Visiting National Archives in England

Whenever I travel to England, I try to get a lot of family history research done as well as touring the counties of my ancestors.

So while at the National Archives UK at Kew in 2005, I made a great discovery. It was the first time I had visited the archives so wanted to make the best use of my time there.  I asked for anything about John ENGLAND from Yorkshire.  After a while I was sent downstairs to the large document area. Not sure if this is still there or not.

They had found a document from York Castle about my great great grandfather’s crime which had him sent to Van Diemens Land back in 1846. I have written about John in a few other posts here, here and here.

This was an extremely long parchment document. I knew I wouldn’t have time to transcribe it there and then, so asked permission to make a copy using my ipad. It took 23 images to get the complete document as I unrolled it very carefully. The document was about a metre wide. Every 60-90cm or every 2-3 feet I would take a photo. I had only had my ipad for a short time, so the images came out very dark. When I was back in Australia, I adjusted the brightness so I could read the document more easily and saved those new images as well.

Here is one of the pages and below is the beginning of the transcription:

 

… Yorkshire to wit: The Jurors for our Lady the Queen upon their oath present that hereby to wit on the nineteenth day of March in the year of our Lord one thousand eight hundred and forty six at the Parish of Rotherham in the West Riding of the County of York John Fullarton Esquire then being one of the Justices of our Lady the Queen assigned to keep the peace of the said Lady the Queen within the said West Riding of the County of York …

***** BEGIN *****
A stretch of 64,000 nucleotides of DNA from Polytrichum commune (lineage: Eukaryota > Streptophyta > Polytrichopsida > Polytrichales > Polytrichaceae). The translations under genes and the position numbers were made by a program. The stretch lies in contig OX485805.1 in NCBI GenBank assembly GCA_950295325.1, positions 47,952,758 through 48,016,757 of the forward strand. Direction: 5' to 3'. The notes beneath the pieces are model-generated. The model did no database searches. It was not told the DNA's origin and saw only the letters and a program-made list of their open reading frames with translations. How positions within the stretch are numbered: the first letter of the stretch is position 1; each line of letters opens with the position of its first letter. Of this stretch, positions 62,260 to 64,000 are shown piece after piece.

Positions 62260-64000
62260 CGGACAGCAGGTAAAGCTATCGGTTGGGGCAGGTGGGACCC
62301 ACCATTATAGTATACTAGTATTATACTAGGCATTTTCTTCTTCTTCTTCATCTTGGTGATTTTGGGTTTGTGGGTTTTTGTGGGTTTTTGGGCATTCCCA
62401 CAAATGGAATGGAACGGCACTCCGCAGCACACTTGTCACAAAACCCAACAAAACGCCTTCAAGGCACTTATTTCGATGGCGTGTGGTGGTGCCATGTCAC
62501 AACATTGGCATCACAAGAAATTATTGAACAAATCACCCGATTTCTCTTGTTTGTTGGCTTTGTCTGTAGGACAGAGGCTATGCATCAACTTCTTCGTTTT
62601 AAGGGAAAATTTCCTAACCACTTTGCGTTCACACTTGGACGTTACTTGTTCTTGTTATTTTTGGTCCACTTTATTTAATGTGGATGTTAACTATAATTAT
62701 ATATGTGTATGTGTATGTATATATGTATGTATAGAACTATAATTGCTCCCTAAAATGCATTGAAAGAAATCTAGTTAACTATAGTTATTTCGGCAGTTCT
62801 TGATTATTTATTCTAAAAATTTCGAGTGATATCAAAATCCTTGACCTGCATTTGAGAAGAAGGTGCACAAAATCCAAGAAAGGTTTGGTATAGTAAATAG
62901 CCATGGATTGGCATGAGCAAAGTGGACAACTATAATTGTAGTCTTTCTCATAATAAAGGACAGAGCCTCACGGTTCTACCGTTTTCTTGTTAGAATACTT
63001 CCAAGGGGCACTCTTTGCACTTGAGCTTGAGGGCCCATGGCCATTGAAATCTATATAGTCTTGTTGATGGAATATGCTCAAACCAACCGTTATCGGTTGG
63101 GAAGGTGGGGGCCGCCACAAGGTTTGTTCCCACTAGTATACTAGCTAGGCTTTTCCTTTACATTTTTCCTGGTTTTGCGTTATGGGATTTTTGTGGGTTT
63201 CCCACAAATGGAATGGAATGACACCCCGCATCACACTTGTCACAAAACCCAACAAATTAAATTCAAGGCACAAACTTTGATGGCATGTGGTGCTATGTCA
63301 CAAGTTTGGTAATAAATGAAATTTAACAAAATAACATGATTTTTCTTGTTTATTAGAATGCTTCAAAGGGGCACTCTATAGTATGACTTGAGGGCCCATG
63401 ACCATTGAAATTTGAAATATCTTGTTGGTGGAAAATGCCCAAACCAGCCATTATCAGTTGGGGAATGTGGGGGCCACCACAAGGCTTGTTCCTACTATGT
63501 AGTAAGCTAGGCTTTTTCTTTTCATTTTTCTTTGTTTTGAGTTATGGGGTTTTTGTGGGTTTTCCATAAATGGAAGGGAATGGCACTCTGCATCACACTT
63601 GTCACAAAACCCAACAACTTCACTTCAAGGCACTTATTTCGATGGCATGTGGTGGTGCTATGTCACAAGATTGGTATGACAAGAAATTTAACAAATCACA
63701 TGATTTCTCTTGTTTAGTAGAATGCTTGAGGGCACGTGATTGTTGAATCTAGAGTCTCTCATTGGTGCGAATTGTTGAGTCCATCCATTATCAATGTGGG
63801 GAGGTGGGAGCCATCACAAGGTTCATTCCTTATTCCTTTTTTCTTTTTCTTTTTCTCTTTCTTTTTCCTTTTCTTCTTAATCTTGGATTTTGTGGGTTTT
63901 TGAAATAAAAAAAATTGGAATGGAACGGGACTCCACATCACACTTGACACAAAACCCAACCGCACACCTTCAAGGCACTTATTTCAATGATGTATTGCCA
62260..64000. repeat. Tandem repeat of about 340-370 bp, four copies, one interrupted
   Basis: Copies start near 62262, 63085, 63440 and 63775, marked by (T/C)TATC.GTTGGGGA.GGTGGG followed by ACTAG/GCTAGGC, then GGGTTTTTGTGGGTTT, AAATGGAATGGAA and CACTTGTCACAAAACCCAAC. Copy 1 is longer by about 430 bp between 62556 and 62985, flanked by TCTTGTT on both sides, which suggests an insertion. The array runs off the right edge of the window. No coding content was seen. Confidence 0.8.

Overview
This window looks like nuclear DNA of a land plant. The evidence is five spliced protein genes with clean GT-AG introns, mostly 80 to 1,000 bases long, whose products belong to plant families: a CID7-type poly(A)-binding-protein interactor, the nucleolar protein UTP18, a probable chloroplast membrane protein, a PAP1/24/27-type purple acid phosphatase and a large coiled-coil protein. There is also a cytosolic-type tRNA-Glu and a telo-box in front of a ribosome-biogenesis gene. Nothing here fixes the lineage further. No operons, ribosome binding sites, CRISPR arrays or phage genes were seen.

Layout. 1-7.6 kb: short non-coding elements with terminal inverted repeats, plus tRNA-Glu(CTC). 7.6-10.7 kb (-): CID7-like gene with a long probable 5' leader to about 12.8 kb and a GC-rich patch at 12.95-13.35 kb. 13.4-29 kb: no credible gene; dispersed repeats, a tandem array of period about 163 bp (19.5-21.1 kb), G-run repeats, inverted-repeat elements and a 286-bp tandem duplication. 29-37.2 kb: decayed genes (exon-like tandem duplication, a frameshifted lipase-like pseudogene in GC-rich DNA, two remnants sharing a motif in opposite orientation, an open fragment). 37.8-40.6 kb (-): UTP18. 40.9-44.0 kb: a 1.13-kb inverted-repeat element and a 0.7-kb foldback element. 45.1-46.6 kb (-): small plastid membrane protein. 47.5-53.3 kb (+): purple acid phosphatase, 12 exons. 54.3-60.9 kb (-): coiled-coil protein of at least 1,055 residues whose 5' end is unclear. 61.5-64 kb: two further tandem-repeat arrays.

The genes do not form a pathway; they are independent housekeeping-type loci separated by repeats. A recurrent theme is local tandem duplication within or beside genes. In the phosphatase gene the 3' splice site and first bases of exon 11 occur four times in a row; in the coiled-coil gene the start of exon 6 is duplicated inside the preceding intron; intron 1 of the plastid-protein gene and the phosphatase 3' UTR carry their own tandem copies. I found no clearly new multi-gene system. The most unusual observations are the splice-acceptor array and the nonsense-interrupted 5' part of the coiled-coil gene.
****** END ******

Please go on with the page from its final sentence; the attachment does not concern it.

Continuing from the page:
My convict’s name is not mentioned until the eleventh line of the document. Imagine having to transcribe 23 pages of said language. I might eventually get around to it. Some pages of the document also has other writing crossed over the original as seen in this image. There is virtually no punctuation in the entire document.

Readers: What is the most difficult document you have had to try and read? How successful were you?

Passing names down the generations

I knew I had Francis Colgrave as a name passed down at least three generations as he is one of my direct ancestors.  But I had to check my home database to find out some statistics for this post to see if names passed down happened in other branches of my trees. I’ve only included those with three or more names the same.

BLYTH, Edwin Tabrum – born 1888, 1937, 1961

BOXHALL, Anne – born 1810, 1840, 1959

BOYD, Frederick – born 1855, 1861, 1880

BROWN, Adam – born 1846, 1890, 1894

CHANDLER, William Charles – born 1829, 1863, 1895, 1923

COLGRAVE, Francis – born 1770, 1806, 1843, 1866, 1903, 1925

COLGRAVE, Joshua – born 1859, 1883, 1986

COLGRAVE, Louisa – born 1863, 1881, 1914

COLGRAVE, Samuel – born 1804, 1829, 1847, 1867